NSA releases reverse engineering tool Ghidra
For most of us, the first question that will come to mind is why would the National Security Agencty (NSA) share such a valuable tool— that it’s kept under wraps for around a decade— to the public?
Well, the NSA claims Ghidra is a great addition to the net defender’s toolbox, and as cybersecurity threats are higher than they’ve ever been, developers need all the help they can get.
Ghidra is the agency’s in-house reverse engineering tool and is now available for free to developers, and malware analysts, under an Apache 2.0 open source license.
Reverse engineering allows analysts to reconstruct software into a human-readable structure— it’s a crucial component of malware analysis and threat intelligence, helping analysts find out how malicious software works, who wrote it and where it came from.
“It will make the software reverse engineering process more efficient. It will help to level the playing field for cybersecurity professionals, especially those that are just starting out,” the agency said.
The NSA expects the tool to enhance cybersecurity education from capture-the-flag competitions, to school curriculums and cybersecurity training, and offers a free alternative to IDA Pro— a similar tool available only under a very expensive commercial license.
Releasing the tool also helps the agency with its own recruitment: “Releasing Ghidra also benefits NSA because we will be able to hire folks who know the tool. When they’re coming through our doors, they’ll be able to be impactful faster,” it added.
— NSA/CSS (@NSAGov) March 6, 2019
One of Ghidra’s most noteworthy features is a processor modeling language called ‘Sleigh’ that specifies how machine language instructions are disassembled and transformed into the tool’s intermediate representation called P-code.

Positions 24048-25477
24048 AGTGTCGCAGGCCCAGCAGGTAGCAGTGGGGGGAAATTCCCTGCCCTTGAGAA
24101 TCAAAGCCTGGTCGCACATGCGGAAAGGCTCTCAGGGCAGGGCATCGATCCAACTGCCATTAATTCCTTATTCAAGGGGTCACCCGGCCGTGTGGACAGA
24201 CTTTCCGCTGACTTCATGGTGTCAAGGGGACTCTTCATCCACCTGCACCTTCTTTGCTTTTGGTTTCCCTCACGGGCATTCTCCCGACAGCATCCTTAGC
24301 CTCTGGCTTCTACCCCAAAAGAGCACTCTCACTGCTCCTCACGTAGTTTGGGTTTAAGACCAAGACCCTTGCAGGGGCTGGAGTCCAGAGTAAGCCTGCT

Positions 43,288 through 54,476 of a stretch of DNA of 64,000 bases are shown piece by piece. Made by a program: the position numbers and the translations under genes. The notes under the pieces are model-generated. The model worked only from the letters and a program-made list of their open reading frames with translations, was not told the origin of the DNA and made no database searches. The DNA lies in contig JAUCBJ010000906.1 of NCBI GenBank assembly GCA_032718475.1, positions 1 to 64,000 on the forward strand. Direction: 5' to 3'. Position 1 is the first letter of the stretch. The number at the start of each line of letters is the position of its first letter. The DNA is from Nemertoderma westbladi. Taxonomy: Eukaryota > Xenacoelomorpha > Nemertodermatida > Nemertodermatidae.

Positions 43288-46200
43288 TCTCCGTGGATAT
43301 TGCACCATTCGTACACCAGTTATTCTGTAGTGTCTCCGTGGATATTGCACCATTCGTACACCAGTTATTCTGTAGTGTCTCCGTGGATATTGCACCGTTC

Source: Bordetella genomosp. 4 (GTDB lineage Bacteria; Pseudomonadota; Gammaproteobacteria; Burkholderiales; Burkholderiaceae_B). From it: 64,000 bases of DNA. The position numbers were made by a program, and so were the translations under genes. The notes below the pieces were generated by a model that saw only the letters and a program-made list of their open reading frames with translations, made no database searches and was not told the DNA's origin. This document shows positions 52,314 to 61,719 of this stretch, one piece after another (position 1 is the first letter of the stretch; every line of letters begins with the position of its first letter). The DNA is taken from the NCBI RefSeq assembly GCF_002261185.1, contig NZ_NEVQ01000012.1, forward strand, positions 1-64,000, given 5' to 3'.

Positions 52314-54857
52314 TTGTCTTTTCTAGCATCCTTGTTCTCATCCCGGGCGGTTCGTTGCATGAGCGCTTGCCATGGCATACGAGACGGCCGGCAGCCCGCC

Patrick Miller, a security researcher at Raytheon Intelligence, told CBR that Sleigh allows Ghidra’s features to be applied to any architecture of processor that has a sleigh module. Existing modules can be modified, and new ones can be written by the user to support any architecture they need.
As the program supports scripting via Java or Python, more complex features can be developed using the systems API.
Some quarters have questioned the motives of the NSA in releasing such a tool to the public— speculating whether the agency would use it as a ‘backdoor’, while it also presents foreign agents with the same powers— but the overall response from cybersecurity experts has been positive.
Speaking to TechHQ, Adam Brown, manager of security solutions at Synopsys said, “Ghidra should be used and trusted where appropriate, as it’s simply a tool to help decode compiled software.”
He believes an open source tool such as Ghidra makes reversing more accessible and in the long term improves security by garnering talent in those interested in experimenting.
“The more software security people we have the more security reviews can be performed, the better risk is understood, and the faster software can be fixed,” he added.
Chris Doman, a security researcher at AT&T Cybersecurity agreed, adding, “Ghidra’s open-sourcing is big news as there has historically been no solid competition to the existing main player IDA Pro which can be cost prohibitive.”
He feels that this may level the reverse engineering playing field, enabling students and newer security researchers to use a high-grade reverse engineering tool: “That’s good news when one of the largest issues facing cyber-security is the lack of qualified people,” he notes.
Finally, Suzanne Spaulding, Nozomi Networks Advisor and former Department of Homeland Security Under Secretary, says that the move to make Ghidra an open-source tool will have great benefits for all.
“Helping the private sector better, and more quickly, understand malware makes us all safer…it can deter bad actors if they know their impact will be limited by defenders who have capacity to more quickly understand how an attack was built.”